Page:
Although we already had high expectations for this trip, it exceeded them with flying colors. We were lucky with the weather, and everything went very smoothly, very easy, very practical.

After 23 hours of travel, passing through Tokyo, we arrived at Chitose Airport on the island of Hokkaido. Before landing, we could already see all the terraces and roofs of the buildings covered in snow. We started driving towards Niseko, a 2-hour journey in which, with every kilometer we covered, we saw more snow. It started snowing heavily about 35 km before reaching our destination and it didn’t stop until the next day. We stayed in a small hotel, next to the road, between the town of Niseko and the city of Kutchan. Just driving on roads where the asphalt was not visible was an adventure in itself.

During the 12 days we were there, we could say we developed a routine. Every evening during dinner, we looked at the weather forecast for the next day to decide the plan. The decision was very easy: if it snowed a lot during the night, the next day we would hit the resort. If, on the contrary, it didn’t snow again, the plan was to do some backcountry routes. And so, every day. We woke up early; some days, we bought breakfast the day before, made a stop at a convenience store (like Lawson or 7Eleven) to buy coffee, and started the day. Whether we did resort or backcountry, usually between 2 and 4 pm, we were back in the car looking for a place to eat. We got home, showered (although some days we went to the “onsen,” the traditional Japanese hot springs), rested, and went to dinner between 6 and 7 pm, local time. We returned to the hotel, discussed the plan for the next day a bit, and went to sleep.

Just 20 minutes away, we had Niseko United, which includes 4 resorts (Niseko Annupuri, Niseko Village Resort, Niseko Tokyu Grand Hirafu, and Niseko Hanazono Resort); although we also went to Rusutsu one day, the largest resort in all of Hokkaido. Unlike what we are used to in Europe, the resorts in Hokkaido are small, with the highest points not reaching 1,100 m, and they don’t have much slope. Still, with the quantity and quality of the snow, it’s the perfect playground for a ski vacation.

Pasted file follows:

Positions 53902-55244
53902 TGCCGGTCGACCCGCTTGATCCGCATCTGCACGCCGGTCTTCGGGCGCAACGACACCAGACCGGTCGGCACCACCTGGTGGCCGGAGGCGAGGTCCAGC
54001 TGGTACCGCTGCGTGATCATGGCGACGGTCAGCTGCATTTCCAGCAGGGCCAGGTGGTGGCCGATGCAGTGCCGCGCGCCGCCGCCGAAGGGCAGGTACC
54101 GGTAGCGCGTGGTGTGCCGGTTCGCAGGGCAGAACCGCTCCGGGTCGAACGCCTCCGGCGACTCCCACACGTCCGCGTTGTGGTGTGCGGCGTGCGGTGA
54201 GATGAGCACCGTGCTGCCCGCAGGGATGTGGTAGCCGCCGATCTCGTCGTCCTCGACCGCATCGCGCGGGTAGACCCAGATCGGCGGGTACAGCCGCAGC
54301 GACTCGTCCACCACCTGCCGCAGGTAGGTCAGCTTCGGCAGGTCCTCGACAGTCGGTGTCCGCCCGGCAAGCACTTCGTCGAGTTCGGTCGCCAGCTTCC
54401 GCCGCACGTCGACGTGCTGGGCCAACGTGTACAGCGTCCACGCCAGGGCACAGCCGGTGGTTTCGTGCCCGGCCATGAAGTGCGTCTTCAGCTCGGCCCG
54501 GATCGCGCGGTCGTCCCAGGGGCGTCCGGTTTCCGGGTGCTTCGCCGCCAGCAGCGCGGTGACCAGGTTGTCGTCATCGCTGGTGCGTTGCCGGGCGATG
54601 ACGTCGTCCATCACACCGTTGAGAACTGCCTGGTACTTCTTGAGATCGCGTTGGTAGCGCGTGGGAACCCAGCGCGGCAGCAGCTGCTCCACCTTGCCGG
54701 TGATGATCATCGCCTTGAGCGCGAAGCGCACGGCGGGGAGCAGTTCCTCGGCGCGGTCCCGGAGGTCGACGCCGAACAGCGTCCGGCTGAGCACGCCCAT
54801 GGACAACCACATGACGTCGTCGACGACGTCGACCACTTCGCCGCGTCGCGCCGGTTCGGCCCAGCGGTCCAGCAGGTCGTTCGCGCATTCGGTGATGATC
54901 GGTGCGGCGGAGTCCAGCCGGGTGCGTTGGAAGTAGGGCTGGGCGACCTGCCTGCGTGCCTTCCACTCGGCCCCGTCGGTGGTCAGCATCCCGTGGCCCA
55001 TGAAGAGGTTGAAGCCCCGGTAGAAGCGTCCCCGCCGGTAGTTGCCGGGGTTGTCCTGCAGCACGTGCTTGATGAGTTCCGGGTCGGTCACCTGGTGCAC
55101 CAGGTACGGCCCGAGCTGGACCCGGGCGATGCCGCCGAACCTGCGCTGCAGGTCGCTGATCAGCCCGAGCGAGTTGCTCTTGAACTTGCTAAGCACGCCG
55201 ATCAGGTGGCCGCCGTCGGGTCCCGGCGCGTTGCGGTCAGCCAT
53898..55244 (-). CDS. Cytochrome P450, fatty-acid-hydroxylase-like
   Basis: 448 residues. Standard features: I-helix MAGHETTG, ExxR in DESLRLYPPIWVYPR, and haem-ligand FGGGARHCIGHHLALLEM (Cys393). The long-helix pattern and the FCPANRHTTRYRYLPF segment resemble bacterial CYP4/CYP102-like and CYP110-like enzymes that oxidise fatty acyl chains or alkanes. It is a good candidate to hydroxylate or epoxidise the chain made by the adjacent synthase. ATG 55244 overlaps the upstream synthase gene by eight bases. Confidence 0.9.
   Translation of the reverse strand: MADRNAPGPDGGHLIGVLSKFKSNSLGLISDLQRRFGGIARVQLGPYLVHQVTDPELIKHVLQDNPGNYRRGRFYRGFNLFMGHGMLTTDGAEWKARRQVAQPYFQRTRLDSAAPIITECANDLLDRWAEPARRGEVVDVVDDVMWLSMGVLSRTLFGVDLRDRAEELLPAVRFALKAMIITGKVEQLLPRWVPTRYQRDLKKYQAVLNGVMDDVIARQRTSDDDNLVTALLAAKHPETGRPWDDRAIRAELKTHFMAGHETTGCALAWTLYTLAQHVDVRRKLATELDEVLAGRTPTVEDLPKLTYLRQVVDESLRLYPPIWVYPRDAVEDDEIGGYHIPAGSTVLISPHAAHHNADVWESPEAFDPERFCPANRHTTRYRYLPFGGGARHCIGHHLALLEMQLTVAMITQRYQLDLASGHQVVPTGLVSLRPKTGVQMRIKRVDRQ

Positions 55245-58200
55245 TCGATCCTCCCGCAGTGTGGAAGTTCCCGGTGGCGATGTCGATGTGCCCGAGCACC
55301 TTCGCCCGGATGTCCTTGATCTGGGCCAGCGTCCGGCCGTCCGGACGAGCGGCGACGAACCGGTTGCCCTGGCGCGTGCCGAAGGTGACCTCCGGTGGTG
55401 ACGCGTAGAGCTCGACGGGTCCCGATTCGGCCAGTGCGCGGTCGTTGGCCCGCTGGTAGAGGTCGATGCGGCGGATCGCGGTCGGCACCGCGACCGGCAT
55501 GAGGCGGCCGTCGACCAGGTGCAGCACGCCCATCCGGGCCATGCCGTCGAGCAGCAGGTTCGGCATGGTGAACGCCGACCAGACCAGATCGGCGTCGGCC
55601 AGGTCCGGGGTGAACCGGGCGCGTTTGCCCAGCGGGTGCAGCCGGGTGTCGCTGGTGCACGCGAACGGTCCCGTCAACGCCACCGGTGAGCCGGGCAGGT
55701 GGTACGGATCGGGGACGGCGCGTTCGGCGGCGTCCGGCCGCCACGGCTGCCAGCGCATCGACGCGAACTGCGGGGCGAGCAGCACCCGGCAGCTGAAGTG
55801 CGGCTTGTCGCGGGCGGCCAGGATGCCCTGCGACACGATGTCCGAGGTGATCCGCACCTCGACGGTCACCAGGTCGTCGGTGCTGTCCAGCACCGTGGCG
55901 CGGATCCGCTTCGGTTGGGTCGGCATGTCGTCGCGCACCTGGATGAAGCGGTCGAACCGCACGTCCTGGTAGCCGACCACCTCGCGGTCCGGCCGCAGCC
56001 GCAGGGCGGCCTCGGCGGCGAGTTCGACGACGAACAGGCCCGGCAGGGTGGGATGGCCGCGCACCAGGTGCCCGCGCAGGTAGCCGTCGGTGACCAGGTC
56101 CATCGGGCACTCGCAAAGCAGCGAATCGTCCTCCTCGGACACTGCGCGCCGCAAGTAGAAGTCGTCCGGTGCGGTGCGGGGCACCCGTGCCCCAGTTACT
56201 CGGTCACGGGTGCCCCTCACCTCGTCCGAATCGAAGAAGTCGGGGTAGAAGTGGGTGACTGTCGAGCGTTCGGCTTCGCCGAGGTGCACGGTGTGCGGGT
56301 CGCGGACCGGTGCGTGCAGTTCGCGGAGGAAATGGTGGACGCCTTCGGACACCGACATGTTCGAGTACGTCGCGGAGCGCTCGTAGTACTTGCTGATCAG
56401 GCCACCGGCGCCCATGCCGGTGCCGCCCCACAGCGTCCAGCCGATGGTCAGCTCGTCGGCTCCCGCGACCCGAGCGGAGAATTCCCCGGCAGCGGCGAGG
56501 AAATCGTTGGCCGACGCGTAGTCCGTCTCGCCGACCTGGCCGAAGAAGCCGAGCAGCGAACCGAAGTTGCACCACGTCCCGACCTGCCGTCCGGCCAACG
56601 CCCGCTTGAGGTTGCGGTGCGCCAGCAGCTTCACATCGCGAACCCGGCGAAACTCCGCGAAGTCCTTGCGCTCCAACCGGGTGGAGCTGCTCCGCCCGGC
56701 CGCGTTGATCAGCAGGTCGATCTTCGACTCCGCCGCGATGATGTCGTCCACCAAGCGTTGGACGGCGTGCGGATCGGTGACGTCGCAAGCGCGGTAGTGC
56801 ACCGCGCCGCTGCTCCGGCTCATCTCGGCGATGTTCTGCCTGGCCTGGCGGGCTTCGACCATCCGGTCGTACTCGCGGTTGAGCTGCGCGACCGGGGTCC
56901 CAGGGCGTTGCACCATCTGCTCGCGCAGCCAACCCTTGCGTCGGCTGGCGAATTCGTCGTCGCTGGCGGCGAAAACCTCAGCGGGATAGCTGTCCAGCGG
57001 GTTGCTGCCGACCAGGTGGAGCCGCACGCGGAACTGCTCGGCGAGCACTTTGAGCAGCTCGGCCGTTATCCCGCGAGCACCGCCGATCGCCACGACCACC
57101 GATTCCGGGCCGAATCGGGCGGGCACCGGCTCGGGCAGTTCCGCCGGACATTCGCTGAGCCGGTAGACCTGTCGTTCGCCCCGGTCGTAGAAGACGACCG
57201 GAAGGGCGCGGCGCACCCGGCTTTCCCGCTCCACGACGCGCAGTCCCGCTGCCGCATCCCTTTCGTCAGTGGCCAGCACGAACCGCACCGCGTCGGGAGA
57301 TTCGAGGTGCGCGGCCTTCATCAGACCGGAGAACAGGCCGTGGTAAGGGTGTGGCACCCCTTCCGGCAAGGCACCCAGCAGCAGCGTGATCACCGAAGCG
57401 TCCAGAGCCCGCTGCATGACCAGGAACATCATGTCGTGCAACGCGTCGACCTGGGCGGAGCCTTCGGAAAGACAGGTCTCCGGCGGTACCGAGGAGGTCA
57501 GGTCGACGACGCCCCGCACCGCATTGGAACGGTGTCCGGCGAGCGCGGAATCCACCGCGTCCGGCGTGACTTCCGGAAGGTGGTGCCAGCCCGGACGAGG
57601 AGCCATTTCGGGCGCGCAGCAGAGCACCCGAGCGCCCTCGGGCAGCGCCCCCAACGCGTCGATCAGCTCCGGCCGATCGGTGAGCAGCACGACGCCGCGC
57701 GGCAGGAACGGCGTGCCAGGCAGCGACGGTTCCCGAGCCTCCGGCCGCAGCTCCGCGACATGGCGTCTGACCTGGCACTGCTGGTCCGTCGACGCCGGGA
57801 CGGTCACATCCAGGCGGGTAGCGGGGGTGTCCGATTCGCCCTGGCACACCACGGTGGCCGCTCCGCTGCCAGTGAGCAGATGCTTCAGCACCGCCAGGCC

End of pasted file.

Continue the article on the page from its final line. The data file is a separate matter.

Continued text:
In the end, we did half resort, half backcountry. And to our surprise, we discovered a type of backcountry that we don’t have in the Pyrenees. Normally, from the car to the highest point of the day, it took us an hour or an hour and a half of climbing; then, we would make the first descent there and could make a couple or three more descents, going back up to the highest point in about 15-25 minutes. And every descent with untouched snow, at least up to the waist. We explored different areas doing backcountry, from a coastal route where we could see the sea throughout the second half of the route, to climbing the highest volcano in the area, Mount Yotei (1,898 m).

Due to the general lack of steepness, all the areas were quite safe, giving us a lot of freedom to move around, find untouched areas, and enjoy the best snow we had ever skied on. Also, the climbs weren’t technically challenging; with so much snow, you just had to find the best path to overcome the elevation gain, although the person breaking the trail got three times as tired.

We are sure that next year we will ski again in Japanese lands. Not only did we ski with the best snow of our lives, but there was also so much snow that we never skied with snow below the knee. And this, combined with the culinary experience with ramen, sushi, tonkatsu, the cultural shock, the whitest landscapes we had ever seen, and a team of 4 friends, made this trip an unforgettable experience.







Pol Tarrés




Eloi Paré

Alex von Arend

Albert Joaniquet